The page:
Tien Sher proposes 300 sq. ft. micro-lofts for Surrey
Tien Sher, the developers behind Quattro, are recognized for their efforts to bring affordable housing to the market – their six-storey wood frame Quattro 3 was an effort to do just that, by reducing building costs and passing those savings onto consumers. Their latest project though, pushes the envelope even further. Tien Sher is proposing to build the first of a three phase project featuring 56 micro-lofts, with units as small as 300 square feet.
Microlofts are small, studio style condos featuring one multi-purpose space for cooking, eating, sleeping, and day use. Each unit will include a galley kitchen with a standard fridge/freezer, electric range, and dishwasher, as well as a closet for a stackable washer and dryer. Most units will include a ful bathroom with a tub and shower. To increase livability, Tien Sher is proposing an upgrade option that would include a built-in work station, built-in media centre, and pull out Murphy bed. 32 units will be 300 sq. ft., 11 will be 320 sq. ft., and the remainder are small, on bedroom units between 424 and 656 sq. ft.
The project breaks new ground, not just by pursuing such small units, but by contravening many of the established processes and regulations in City development.
Due to confusion surrounding provincial amendments to the Local Government Act, the developer will not have to pay Development Cost Charges on all units under 312 square feet – 32 of 56 units. The City initially understood provincial law to apply to only units, but has since been informed that it requires the entire building to feature units at that size. All future projects will conform to this new understanding.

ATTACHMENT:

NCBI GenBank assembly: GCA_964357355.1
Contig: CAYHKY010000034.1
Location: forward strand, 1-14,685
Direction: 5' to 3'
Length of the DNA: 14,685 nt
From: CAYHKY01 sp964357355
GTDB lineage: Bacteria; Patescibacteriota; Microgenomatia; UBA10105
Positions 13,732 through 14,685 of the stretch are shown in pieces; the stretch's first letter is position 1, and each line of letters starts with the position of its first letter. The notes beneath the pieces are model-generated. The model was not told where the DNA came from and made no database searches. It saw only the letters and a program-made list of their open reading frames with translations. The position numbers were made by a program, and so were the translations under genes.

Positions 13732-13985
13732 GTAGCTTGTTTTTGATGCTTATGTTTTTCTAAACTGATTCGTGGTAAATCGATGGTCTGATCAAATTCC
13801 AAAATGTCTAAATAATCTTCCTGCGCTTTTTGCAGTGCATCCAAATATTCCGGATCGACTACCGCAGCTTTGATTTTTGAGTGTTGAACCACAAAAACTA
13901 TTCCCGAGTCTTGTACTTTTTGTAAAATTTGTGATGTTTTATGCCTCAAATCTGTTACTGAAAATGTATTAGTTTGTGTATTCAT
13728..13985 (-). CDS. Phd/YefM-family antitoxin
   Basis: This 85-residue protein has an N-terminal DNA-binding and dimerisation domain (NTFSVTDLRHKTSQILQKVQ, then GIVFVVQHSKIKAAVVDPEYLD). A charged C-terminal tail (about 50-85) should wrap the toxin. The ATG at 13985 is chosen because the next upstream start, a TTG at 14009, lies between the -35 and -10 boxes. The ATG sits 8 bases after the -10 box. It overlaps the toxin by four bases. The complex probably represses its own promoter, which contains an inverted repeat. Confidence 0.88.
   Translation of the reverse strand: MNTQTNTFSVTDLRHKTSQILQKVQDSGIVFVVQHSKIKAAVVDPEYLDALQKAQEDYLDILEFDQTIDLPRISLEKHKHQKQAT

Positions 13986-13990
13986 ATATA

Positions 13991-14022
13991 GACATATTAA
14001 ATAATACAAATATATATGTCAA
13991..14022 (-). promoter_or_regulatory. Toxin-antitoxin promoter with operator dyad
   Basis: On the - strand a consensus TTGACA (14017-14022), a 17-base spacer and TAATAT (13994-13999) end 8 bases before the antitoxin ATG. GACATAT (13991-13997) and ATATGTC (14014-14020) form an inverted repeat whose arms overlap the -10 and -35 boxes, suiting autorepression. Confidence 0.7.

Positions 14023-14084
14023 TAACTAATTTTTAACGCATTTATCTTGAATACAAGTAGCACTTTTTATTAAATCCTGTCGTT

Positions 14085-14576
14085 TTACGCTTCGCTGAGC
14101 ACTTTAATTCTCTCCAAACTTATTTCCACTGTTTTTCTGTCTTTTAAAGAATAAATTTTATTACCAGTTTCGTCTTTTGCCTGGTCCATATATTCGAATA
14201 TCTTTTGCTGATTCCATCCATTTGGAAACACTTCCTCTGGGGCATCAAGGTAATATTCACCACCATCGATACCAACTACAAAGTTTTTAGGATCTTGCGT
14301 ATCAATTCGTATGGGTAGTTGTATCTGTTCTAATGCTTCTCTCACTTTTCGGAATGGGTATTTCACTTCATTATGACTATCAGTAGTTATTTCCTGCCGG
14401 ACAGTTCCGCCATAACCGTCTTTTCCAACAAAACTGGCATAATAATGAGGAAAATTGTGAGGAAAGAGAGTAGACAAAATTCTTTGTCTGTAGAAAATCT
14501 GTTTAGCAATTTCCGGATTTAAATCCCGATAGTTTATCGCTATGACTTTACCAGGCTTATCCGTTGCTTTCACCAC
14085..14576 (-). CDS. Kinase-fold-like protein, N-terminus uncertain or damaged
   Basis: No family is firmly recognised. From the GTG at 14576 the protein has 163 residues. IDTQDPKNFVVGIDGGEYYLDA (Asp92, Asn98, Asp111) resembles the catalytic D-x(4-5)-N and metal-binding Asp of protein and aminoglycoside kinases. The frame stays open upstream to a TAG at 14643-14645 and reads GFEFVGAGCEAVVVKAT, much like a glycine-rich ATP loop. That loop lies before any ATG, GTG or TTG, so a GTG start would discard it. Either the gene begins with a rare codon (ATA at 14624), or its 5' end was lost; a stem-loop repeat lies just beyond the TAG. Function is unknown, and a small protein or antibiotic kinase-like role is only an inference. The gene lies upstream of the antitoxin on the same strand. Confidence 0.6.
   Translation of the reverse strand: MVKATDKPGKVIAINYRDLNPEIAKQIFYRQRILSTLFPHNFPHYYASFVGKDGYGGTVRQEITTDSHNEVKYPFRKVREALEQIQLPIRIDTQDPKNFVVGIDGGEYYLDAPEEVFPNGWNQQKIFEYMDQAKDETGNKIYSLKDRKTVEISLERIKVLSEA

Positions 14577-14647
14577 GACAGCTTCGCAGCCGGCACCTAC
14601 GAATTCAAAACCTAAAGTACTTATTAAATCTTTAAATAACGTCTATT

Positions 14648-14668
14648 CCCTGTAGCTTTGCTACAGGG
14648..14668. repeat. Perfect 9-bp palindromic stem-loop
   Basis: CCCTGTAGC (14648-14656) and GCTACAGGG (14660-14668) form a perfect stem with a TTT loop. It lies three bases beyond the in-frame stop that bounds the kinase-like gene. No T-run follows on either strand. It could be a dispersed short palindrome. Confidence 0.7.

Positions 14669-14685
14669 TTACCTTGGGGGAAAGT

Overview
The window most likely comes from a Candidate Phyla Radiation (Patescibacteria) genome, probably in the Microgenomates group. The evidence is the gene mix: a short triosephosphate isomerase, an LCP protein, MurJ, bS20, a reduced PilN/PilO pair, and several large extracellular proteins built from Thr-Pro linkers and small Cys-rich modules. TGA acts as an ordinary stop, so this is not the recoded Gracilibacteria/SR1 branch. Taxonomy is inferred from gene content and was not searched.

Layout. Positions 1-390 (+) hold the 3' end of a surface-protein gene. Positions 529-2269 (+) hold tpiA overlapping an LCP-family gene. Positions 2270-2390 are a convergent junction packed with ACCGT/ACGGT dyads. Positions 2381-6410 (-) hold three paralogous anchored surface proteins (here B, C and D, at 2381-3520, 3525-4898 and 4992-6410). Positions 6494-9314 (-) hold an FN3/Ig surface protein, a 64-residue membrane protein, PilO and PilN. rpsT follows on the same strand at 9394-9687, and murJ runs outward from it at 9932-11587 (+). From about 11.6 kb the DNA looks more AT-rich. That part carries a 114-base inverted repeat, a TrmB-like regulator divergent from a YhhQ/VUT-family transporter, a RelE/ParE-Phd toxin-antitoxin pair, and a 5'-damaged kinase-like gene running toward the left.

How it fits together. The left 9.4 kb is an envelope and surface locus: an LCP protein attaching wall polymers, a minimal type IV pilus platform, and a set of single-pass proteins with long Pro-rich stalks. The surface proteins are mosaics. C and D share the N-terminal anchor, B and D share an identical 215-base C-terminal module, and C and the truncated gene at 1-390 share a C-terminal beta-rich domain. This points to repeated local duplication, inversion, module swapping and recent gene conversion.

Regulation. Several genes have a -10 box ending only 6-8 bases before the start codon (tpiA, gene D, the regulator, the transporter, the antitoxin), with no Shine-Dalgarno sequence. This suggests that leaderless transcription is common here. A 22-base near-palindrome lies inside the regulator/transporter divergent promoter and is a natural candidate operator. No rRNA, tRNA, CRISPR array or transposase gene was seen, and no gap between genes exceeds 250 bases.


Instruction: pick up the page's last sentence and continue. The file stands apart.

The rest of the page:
In addition to the tussle over DCCs, the City has been reticent to allow the entire building to feature one size of units. It fears the concentration of a certain type of individual (youngins with no money?) in one building and would prefer a mix of units in each and every development.
The biggest stumbling block has been over parking. Current by-laws require one parking space per unit. Tien Sher only wanted to build 33 spots, creating a parking ratio of 0.6 residents to parking. Its argument is simple: to build affordable units, it is seeking to reduce extra costs whenever possible, parking being a major cost that is passed on to consumers. It is estimated that each underground parking space costs $40,000. Furthermore, the type of person that would live in a micro-loft near Gateway is likely to take transit or bike, rather than drive. The Engineering Department wants the developer to move up to a ratio of 0.75, and while Tien Sher’s addition of two car share spots in the building has moved it closer to meeting the ratio, the City is still requesting $40,000 in lieu of the additional spots, money that will be passed on in the market.
While the City is having trouble fully embracing the bold proposal, it is surprisingly only the second micro-loft development in the region. The first was at Burns Block, a historic building bordering Gastown and the Downtown Eastside, with modernized units between 226 and 291 square feet.